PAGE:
Subsidised Start-Ups for the Unemployed in Less Developed Region: Effects Behind Efficiency
Keywords:Support of unemployed, start-ups support, unemployment incentives, support of entrepreneurship, less developed regions
One of the tools that governments use to support entrepreneurship is to support entrepreneurship through subsidised start-ups for the unemployed. This tool attempts to solve two problems at once. It acts as an active labour market policy tool to reduce unemployment. On the other hand, as an economic policy measure, it seeks to promote the development of entrepreneurship. Most existing studies focus mainly on measuring the sustainability or effectiveness of this tool.
The aim of this article is to identify the pros and cons of this tool from the perspective of the beneficiaries of this support themselves. The research was conducted through interviews with the beneficiaries of the support as well as those institutions that are in some way involved in the process of this support. The interviews took place in the years 2019 -2020 in the Banská Bystrica Region in the Slovak Republic, which is one of the most underdeveloped regions in the European Union.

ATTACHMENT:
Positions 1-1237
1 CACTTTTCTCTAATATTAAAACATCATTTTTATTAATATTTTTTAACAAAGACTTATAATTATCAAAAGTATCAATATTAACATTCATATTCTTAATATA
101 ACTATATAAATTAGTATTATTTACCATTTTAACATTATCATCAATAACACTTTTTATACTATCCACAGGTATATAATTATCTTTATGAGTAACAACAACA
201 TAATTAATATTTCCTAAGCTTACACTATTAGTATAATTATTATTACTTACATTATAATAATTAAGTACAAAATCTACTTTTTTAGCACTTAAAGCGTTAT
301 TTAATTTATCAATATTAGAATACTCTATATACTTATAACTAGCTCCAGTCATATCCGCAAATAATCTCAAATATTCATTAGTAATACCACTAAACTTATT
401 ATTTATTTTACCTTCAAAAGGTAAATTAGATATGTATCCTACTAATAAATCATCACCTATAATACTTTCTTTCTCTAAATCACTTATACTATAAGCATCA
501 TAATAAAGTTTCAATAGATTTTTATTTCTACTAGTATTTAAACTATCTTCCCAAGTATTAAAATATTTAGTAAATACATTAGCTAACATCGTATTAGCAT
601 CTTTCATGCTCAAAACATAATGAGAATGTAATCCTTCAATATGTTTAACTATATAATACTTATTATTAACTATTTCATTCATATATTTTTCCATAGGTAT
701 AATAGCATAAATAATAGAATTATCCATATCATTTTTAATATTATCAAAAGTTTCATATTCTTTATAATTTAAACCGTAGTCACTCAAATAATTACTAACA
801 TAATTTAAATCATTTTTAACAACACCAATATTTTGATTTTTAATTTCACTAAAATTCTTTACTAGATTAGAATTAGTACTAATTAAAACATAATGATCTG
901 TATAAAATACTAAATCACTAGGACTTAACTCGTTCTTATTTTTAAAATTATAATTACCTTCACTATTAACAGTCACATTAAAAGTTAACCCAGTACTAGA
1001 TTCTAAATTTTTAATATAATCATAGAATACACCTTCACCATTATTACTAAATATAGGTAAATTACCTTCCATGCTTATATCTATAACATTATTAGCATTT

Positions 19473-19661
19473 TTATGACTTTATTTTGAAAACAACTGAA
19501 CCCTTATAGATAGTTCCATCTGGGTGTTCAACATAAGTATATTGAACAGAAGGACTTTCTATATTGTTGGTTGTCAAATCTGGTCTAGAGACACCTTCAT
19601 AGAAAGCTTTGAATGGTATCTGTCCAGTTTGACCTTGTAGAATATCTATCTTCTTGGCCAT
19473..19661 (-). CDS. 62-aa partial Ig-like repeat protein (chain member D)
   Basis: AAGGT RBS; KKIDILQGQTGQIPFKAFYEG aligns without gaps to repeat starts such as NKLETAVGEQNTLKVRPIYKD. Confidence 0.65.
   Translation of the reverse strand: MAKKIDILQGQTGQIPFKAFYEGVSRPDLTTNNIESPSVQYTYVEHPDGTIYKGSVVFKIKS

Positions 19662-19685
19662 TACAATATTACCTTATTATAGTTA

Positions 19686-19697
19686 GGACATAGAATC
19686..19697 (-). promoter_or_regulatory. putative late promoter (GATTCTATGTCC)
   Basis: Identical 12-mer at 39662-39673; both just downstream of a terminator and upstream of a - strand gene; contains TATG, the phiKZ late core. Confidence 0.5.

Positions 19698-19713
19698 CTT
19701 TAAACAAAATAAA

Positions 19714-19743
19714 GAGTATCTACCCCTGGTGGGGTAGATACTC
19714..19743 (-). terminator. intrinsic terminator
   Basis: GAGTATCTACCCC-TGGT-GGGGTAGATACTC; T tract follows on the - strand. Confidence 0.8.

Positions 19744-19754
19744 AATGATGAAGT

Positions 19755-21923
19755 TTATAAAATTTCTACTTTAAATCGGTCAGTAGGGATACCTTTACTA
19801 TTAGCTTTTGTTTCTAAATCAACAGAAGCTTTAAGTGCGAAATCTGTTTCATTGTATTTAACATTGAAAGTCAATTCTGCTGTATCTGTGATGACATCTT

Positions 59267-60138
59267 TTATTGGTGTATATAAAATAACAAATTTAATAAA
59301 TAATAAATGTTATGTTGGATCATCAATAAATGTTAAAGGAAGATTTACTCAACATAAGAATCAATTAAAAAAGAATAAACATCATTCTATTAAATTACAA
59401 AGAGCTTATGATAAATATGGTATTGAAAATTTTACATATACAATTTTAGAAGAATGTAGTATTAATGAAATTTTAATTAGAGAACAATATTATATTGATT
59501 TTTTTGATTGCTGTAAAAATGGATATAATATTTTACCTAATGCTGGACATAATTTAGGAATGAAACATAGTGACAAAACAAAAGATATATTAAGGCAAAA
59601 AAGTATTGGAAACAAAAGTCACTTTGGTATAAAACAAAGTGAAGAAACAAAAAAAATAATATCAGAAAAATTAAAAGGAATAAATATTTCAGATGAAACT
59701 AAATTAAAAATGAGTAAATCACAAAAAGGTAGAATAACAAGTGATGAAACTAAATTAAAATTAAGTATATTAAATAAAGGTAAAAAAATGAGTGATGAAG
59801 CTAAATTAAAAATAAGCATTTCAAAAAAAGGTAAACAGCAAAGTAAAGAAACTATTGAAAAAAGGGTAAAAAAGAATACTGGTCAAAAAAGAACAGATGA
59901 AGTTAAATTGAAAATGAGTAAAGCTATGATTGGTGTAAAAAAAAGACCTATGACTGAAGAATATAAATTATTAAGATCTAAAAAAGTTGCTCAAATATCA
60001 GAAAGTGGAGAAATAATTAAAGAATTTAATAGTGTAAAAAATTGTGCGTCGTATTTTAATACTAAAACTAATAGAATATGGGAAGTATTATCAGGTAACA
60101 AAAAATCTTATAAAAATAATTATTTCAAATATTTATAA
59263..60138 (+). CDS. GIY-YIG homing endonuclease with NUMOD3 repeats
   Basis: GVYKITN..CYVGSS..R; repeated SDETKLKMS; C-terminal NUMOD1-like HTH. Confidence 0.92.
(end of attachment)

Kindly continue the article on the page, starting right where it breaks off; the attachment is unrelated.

The results of the research show that the support itself also has a positive impact on other aspects of life than the business itself. A large proportion of respondents reported that they are happier in life than before and that their business is much more fulfilling than their previous job. At the same time, however, they point to a distinct form of inefficiency of the support as a tool for entrepreneurship support, with many beneficiaries not using this tool with the primary goal of starting a business. Some of the supported start-ups started their business only as a cover for black and dependent work or as a form of part-time work.